Stuart Piggott’s “Wessex Harvest”   2 comments

Stuartpiggott“Wessex Harvest” is a poem written in 1948 by distinguished British archaeologist Stuart Piggott (1910-1996). I quote it here because it evokes autumn and an autumnal mood. Also because some of Piggott’s uncharitable remarks about contemporary Druidry, especially in his 1985 book The Druids (Ancient Peoples and Places), haven’t earned him much applause in some Pagan quarters. He distinguishes, quite appropriately, between “Druids as known,” “Druids as inferred,” and “Druids as wished-for,” and drops contemporary Druidry squarely in the latter category. The Druid Revival also earns Piggott’s scorn at times.

But of course, as AODA archdruid J. M. Greer is fond of remarking, mere age is no indicator of quality in anything. If we actually could dig up a 10,000-year old Druidry, would that make it better? And “wished-for” happens to be a quality inherent in most of the great accomplishments of human culture. What “actually” exists as “known” first arrives imagined, wished-for, waiting — oddly enough — like a poem not yet written down.  No Druidry of any period simply appeared on the scene without prior human imagination and effort, to be buried like a dog’s bone and subsequently turn up in the archaeological record just for convenience.

Piggott’s poem shows a more intuitive and perceptive side of the man, which is helpful in seeing him more accurately and completely — more charitably. So here it is:

Wessex Harvest

Now the ancient Wessex hills
seize their lost splendour–
once, Stonehenge-building, their princes
proud with their Wicklow gold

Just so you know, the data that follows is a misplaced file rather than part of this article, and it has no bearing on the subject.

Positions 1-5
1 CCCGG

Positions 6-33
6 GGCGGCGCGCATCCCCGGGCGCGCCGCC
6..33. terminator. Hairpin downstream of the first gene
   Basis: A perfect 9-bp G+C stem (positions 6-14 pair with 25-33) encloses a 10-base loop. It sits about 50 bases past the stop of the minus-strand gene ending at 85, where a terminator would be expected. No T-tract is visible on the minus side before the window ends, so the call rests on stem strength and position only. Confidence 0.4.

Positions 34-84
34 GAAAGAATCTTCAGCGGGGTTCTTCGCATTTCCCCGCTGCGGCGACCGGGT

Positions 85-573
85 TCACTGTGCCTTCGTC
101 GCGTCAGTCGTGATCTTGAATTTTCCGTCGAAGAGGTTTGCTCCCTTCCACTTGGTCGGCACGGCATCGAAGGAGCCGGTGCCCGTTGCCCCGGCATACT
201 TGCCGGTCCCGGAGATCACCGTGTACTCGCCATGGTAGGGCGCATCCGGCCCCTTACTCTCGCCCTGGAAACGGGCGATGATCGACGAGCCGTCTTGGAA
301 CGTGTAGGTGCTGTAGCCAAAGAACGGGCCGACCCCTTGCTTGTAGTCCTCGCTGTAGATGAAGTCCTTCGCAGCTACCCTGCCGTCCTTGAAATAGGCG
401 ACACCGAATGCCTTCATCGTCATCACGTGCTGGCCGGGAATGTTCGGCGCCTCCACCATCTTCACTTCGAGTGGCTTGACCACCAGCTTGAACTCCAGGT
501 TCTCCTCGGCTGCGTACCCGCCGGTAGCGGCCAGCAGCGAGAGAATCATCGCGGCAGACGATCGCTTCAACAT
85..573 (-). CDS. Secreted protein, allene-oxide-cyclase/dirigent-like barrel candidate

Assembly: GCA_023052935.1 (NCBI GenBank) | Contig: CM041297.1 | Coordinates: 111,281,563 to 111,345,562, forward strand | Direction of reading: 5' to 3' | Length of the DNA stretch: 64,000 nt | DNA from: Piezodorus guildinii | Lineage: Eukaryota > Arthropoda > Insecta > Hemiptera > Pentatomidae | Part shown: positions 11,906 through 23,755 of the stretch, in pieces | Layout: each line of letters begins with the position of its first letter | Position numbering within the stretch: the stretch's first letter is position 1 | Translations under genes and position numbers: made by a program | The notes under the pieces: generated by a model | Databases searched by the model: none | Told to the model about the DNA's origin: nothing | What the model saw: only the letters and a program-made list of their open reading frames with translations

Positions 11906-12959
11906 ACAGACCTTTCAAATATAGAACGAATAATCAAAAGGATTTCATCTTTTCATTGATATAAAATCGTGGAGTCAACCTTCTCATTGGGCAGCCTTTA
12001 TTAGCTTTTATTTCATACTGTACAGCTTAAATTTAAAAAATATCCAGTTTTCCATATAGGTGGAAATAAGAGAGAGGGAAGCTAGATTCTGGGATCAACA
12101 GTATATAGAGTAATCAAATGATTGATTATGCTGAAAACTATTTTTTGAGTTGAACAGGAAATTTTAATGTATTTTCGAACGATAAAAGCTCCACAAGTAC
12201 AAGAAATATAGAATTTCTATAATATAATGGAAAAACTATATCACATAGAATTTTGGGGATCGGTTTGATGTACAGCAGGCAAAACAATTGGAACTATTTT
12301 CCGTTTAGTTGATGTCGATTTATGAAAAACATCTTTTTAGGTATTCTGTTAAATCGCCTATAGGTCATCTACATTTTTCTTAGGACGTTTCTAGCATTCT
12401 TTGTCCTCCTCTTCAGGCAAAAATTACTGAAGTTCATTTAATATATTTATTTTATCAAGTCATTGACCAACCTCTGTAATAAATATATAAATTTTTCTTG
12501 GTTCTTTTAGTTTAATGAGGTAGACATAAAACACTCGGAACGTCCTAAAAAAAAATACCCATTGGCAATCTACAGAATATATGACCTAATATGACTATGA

strode in the sunshine;
now earth inherits
their dust, who are chalk-graved,
dry frail and brittle
pale bones under barrows–
poor fragments, those great ones.
But see, the austere lines
of downland are gladdened
splendid now, flaunting
armour of red-gold plate,
corn-stooks its studding;
new from old treasure
is this year’s miraculous
rebirth in the harvest.
And so in all years
is nothing forgotten,
always the far dead things
new life begetting.

In this poem, unlike in his other work, Piggott shows that he does perceive how things like Druidry might re-emerge, finding “rebirth in the harvest” where “far dead things” really can and do “beget new life.”

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Images: Stuart Piggott — Wikipedia.

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2 responses to “Stuart Piggott’s “Wessex Harvest”

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  1. Lovely poem, thank you for sharing it. It’s also fun to see him using Anglo-Saxon poetic devices like internal alliteration, which add a different level of meaning to his words.

  2. Thanks for visiting, Catriona. After enjoying this poem, I’m now curious to see what other poetry Piggott might have written!

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